Sarah Perry's The Essex Serpent is a tale spun of wild fantasy, wherein the narrator (Cora Seaborne) embarks on a blissfully different life once her domineering husband dies.
Set in the Victorian era, this novel is part ghost story and part a history lesson. Wed at age nineteen, Cora is of above-average intelligence and boundless curiosity, traits that make living the life of a society wife unpleasant. In the wake of the funeral, she sets off for a visit to coastal Essex.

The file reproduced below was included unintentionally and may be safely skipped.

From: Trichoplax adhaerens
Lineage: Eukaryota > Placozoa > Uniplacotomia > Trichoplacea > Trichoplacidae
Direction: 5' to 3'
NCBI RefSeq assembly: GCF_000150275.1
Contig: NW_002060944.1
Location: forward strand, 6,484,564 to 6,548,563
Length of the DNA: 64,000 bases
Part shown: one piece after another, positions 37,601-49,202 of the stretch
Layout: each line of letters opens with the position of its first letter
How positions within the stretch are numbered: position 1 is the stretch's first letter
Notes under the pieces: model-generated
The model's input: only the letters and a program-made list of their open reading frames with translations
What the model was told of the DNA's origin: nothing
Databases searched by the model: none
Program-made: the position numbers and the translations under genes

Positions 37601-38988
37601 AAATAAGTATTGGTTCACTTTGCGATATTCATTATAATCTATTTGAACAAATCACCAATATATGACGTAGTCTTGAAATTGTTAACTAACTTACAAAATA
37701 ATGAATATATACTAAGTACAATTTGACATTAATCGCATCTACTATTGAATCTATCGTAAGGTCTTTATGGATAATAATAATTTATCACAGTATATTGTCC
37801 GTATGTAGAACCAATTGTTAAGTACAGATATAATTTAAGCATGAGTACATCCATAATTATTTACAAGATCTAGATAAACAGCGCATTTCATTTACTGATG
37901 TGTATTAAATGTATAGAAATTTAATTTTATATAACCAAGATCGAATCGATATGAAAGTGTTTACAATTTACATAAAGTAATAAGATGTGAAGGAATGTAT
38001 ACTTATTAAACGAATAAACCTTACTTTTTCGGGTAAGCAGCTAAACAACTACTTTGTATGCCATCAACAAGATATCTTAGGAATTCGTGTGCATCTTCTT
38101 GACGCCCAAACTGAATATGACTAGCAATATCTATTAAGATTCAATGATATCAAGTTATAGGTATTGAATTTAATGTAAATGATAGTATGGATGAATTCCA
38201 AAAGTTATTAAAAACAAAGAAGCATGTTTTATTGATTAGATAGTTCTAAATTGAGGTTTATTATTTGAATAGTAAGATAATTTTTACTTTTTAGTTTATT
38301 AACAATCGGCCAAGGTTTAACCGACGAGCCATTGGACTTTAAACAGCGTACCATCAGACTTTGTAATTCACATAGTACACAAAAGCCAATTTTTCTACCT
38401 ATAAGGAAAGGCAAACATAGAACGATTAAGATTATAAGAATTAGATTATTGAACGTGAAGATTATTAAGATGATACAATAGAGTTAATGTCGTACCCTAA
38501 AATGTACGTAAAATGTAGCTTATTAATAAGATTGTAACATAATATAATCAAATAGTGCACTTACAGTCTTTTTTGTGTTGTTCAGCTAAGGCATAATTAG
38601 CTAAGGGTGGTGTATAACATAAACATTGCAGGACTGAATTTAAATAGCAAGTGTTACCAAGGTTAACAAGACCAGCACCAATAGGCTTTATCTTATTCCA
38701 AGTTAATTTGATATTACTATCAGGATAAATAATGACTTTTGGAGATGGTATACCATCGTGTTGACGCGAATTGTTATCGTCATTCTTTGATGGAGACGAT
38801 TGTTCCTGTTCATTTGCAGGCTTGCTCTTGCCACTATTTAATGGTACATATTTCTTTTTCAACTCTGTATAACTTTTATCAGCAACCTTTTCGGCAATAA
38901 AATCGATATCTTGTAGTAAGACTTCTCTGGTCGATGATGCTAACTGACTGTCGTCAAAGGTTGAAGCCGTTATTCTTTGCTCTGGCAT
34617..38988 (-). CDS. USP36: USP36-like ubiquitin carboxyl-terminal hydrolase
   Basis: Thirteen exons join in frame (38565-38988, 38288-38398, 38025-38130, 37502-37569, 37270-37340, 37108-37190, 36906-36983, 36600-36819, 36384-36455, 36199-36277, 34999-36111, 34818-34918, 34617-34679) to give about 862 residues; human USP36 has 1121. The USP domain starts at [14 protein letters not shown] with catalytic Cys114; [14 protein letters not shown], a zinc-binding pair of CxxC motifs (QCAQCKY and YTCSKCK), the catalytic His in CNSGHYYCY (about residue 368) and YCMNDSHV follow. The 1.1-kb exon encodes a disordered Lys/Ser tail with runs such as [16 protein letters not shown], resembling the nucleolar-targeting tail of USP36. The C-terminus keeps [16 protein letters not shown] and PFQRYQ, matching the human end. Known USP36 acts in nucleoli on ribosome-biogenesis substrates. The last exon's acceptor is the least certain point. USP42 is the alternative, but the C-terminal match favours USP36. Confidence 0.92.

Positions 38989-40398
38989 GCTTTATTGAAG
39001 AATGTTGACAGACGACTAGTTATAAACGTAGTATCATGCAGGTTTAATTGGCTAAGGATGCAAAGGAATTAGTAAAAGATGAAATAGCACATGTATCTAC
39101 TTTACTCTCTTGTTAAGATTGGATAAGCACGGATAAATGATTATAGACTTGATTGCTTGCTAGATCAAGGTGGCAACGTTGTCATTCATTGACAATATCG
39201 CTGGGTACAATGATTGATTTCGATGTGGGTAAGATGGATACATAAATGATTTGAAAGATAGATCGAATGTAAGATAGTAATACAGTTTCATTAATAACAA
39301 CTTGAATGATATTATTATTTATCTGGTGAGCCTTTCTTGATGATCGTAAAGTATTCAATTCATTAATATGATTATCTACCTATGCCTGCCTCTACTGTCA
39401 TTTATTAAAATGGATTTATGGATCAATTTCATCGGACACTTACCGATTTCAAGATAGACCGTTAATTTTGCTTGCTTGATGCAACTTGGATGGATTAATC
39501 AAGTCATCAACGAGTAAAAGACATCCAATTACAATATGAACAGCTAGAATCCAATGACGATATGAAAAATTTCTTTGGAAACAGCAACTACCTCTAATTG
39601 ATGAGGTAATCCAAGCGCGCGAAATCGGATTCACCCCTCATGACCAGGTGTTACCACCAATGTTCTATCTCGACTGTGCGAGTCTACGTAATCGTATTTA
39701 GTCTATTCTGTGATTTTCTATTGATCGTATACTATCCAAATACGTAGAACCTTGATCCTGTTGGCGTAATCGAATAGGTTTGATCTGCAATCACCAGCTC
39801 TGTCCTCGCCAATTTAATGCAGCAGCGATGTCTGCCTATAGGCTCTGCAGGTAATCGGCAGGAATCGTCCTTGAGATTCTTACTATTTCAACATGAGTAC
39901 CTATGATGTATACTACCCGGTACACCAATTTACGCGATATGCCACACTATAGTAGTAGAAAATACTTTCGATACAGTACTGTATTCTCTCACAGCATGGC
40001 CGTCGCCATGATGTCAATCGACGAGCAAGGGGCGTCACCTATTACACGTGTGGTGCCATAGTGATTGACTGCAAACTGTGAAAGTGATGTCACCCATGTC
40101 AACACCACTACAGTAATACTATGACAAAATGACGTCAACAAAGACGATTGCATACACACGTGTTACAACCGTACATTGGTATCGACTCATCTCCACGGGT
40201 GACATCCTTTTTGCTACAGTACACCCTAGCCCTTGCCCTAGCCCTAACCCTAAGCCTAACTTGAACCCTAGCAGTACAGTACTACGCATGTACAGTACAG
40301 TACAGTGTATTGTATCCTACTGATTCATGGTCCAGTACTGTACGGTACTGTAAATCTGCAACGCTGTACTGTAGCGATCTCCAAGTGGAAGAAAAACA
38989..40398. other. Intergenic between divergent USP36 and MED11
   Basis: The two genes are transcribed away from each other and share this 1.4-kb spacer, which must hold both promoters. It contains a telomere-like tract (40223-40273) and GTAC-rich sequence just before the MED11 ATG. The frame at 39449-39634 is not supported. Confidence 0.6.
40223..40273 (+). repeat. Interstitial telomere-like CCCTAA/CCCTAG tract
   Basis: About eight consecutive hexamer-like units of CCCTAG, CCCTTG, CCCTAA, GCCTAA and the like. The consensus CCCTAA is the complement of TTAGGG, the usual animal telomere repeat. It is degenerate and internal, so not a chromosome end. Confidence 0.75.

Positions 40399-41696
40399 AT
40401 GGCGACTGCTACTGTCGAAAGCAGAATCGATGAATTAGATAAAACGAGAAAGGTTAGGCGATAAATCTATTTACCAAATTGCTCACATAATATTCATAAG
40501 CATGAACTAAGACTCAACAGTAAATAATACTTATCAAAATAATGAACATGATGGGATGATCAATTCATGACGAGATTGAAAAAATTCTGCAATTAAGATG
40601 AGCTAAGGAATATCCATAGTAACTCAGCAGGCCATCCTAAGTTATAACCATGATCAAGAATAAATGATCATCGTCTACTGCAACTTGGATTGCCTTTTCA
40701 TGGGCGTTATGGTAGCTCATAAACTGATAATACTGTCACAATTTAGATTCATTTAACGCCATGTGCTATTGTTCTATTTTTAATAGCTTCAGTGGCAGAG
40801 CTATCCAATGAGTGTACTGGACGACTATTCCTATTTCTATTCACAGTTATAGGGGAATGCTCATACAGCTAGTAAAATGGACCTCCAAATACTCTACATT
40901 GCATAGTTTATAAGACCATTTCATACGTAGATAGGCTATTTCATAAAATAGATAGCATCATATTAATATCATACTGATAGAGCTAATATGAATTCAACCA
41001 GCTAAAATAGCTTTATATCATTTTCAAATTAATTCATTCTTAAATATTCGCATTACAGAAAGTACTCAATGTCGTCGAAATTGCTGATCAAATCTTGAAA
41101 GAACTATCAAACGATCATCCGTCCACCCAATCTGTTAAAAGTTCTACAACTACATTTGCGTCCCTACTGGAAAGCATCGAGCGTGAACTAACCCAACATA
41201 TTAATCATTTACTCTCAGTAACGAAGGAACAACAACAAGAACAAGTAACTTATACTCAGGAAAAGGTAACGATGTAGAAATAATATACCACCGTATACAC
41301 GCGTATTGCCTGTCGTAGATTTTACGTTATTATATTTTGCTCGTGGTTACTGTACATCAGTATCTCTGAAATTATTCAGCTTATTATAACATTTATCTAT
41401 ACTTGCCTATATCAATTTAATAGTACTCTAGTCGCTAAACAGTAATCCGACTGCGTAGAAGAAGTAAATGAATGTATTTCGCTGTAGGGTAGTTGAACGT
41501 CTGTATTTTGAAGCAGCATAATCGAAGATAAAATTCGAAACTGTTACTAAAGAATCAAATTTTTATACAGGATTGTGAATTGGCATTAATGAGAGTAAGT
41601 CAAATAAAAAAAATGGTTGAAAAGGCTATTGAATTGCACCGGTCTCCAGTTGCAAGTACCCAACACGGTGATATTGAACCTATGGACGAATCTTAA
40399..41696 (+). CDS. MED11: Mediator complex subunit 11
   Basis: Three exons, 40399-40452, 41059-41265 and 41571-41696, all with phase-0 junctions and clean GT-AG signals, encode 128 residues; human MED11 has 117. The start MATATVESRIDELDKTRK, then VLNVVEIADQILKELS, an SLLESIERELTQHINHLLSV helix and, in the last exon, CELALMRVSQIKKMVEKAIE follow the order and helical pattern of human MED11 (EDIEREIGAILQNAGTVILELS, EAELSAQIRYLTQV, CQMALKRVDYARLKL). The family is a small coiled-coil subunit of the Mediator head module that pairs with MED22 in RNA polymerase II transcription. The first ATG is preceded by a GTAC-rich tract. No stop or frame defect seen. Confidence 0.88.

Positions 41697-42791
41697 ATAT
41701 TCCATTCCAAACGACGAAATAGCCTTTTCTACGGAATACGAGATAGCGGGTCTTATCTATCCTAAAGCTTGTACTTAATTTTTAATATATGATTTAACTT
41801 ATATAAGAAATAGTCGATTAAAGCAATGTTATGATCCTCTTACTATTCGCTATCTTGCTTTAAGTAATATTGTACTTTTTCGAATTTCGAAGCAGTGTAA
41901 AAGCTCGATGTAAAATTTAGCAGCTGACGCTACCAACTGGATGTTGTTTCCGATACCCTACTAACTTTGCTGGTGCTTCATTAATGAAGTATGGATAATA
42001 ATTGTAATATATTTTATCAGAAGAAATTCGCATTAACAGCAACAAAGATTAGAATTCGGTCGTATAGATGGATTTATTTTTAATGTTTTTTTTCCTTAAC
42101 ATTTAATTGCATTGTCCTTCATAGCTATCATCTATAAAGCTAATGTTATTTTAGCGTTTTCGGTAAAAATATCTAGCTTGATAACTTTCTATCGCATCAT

Shedding her whalebone corset for an oversize jacket, she heads out with her eleven-year old son Francis and her protective nanny, Martha. While traversing the sites, she hears of a rumor about a mystical sea beast—“some kind of leviathan with wings of leather and a toothy grin"—that haunts the people of Essex. Rumors claim that the creature steals children and breaks the necks of grown men. Though the populace rarely agree on anything, they come together in a fight against this forlorn monster. In the ensuing pages blossoms the age-old debate about whether science and faith live in opposition, a question carried throughout the novel.